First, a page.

Arpeggios contained within the C Ionian Mode [or C Major]

Cmaj7 Dm7 Em7 Fmaj7 G7 [Dominant]

Am7 Bm7b5

C major Pentatonic A minor Pentatonic


EXTENDING THE CHORDAL ARPEGGIOS: C IONIAN

With this in mind we can now extend the C Major [Ionian] arpeggios contained in the
harmony. [Starting on the 4th degree F as it opens out the whole fingerboard for us].

Fmaj7 Dm7 Bm7b5 G7 Em7 Cmaj7 Am7 Fmaj7 Dm7

Bm7b5 G7 Em7 Cmaj7 Am7 Fmaj7

This is how we start to create improvisation with the modes rather than just playing a
scale over some chord or the other. In truth if you miss the harmony then you miss the
value of the modes altogether both as a composer and as an improviser.
MODES AS QUARTAL HARMONY
It is quite common to employ Quartal Harmony. This harmony in 4ths gives a very
intense jazzy sound as used by John Coltrane and Mcoy Tyner. [This is only one way of
harmonising this, but it is quite common amongst jazz musicians].

CONSTRUCTING SIMPLE REPETITIVE VAMPS FOR PRACTICE:


From the chords of the harmony above here is a simple “‘Dorian Mode” vamp.
DORIAN MODE IMPROVISATION

Below are a couple of pentatonic ideas to get you started. If we look at these elementary
examples we can already see that within this modal scale there is much creative room for
pentatonic and motific development.

Cm9 [C dorian] Typical Pentatonic flourish

SUPERIMPOSITION

In this final Example [Using C dorian again] we can Exploit the Mode by Superimposing
and flowing through its triads. [Starting on Bb to open up the Full finger board for us].

Bbmaj7 Cm7 F Eb F Gm Dm Cm7

Note: *You can also make “Triad Pairs” From the above exercise*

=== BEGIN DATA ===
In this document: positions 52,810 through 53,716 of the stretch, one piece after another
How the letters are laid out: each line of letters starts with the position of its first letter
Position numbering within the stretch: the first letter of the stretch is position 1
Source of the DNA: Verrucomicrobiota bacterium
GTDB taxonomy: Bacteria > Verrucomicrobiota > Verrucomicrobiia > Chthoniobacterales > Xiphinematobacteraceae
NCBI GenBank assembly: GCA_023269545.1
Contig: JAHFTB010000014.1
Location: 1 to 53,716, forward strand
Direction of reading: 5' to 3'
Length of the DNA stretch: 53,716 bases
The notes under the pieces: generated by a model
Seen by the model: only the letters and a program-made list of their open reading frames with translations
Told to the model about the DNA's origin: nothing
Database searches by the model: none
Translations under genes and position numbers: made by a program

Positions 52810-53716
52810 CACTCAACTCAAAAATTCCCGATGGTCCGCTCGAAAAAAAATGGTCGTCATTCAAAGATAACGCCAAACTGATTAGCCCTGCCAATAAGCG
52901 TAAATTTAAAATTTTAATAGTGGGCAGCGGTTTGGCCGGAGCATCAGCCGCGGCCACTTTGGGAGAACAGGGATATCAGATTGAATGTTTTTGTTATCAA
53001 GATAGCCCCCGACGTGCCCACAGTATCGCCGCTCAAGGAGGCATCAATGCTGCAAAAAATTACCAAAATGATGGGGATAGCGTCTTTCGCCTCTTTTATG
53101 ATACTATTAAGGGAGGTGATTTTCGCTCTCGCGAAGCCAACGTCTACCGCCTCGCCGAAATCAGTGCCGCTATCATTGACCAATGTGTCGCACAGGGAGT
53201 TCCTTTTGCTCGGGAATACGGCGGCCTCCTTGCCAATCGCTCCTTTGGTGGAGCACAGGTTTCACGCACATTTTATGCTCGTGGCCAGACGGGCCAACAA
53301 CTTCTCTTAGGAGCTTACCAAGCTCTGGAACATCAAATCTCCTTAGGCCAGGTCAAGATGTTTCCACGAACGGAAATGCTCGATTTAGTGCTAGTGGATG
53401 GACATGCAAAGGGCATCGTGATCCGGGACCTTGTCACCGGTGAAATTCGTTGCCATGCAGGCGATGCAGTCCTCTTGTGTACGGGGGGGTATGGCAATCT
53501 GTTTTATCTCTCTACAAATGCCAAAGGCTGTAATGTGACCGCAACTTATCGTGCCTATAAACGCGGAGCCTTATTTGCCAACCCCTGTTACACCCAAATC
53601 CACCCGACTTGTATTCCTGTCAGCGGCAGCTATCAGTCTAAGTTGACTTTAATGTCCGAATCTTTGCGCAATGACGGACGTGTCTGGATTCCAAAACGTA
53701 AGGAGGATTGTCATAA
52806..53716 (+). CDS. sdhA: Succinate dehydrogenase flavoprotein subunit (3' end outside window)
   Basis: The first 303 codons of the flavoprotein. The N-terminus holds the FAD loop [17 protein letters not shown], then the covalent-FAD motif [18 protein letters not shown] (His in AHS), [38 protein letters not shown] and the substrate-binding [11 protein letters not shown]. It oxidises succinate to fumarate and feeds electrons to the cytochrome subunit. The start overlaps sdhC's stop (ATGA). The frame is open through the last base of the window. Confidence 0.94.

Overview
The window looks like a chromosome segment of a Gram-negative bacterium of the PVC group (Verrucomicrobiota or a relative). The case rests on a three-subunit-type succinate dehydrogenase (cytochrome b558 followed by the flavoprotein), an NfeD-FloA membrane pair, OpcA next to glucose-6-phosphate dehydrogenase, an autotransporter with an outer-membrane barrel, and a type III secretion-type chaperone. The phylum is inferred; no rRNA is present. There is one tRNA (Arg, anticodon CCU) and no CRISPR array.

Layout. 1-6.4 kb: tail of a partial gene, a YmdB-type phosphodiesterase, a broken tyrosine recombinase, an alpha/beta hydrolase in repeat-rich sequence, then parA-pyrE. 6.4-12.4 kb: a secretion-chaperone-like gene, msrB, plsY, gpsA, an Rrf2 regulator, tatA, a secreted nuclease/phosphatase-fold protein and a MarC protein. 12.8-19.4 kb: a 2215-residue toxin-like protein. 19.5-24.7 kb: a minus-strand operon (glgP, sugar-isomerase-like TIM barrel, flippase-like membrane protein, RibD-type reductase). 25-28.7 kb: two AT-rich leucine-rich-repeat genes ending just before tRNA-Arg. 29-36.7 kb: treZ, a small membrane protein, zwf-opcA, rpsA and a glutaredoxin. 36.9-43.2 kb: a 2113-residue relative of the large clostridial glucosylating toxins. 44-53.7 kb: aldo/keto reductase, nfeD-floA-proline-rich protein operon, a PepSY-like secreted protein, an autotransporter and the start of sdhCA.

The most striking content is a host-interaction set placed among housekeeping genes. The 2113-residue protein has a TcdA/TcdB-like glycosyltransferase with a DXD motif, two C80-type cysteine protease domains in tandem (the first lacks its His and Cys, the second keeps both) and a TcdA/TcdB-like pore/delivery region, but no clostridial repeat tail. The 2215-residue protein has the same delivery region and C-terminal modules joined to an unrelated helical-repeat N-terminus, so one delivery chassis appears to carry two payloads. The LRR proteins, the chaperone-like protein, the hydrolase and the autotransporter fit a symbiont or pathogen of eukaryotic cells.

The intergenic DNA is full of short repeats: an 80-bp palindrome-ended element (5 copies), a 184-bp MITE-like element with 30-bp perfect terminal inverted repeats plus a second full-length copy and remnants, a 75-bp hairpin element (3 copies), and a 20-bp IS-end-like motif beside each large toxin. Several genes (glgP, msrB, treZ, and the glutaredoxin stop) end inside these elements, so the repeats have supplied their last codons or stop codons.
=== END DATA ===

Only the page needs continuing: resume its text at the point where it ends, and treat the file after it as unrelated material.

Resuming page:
C PHRYGIAN MODE

The Phrygian Mode has a “Spanish” Flavour to it. Play through the little example below
and hear the semitone from the tonic to the supertonic that creates this distinctive Spanish
sound

Classic sound Phrase Jazzed up

Longer Phrygian Mode line.


C LYDIAN MODE
Here we will look at the Lydian mode of C. Below this is a Variation of the same exercise
but in plain C major [C Ionian]. Notice the difference that the F# adds to the flavour and
harmonic content of C Lydian as opposed to the F Natural of C Ionian [C major].

C LYDIAN MODE

C IONIAN MODE
MIXOLYDIAN FOR DOMINANT 7THS
This scale can be used like a modulating scale. This is the Mixolydian. This is because
whenever you have a Dominant 7th chord you will need to change the scale. E,g From C
major C D E F G A B - to C7 you would need a Bb [b7 to resolve to the major 3rd of the
new chord/harmony] , so, you would have - C D E F G A Bb or C Mixolydian.

Below we can see this scalic approach in action.

C MIXOLYDIAN F MIXOLYDIAN

C9 Fmaj7 F9 Bbmaj7
C AEOLEAN MODE
In this example Listen to the sound of the Harmony as you play through this simple
Vamp. You will hear that the “Dominant” Chord is Minor and Not Major. I have left out
the G note to create a C chord riff as you would hear in much AOR Rock/Pop Music.

Cm Ab/C Gm [Bb/C] Cm

Below is a simple Triplet Arpeggio idea of the above. Again listen to the sound of the
Minor Dominant Chord in the last bar.

This last Aeolean example is a modern fusion-esque approach


C LOCRIAN MODE
The next example is an angular phrase as used by guitarists like Robert Fripp.
LASTLY,

Blues through the modes of C major for improvisation practice

Record yourself playing the chords and then improvise over the top using the
relevant modes for that chord. For example, Cmaj7 use C ionian [Or even C
Lydian]. For Bb/C use C dorian or C Aeolean etc.

It’s amazing how quickly all of this makes sense when you practice this way.
It’s also amazing how quickly you develop new and creative ideas from this.
THANKS FOR READING THIS BOOK!

Thank you so much for taking the time out to study this E-Book. There is so much more
that I wanted to add, But, due to the nature of studying the modes sometimes a less is
more approach is necessary when it comes to comprehending and putting into practice the
element of transposition for improvisational/compositional purposes. I hope that this book
has helped to get across the flavours that the modes give in regards to their harmonic and
melodic content.

Always remember that without looking at the harmony and the harmonic implications the
value and the creative aspects of the modes tend to get lost

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*copyright C Martin 2018 all rights reserved*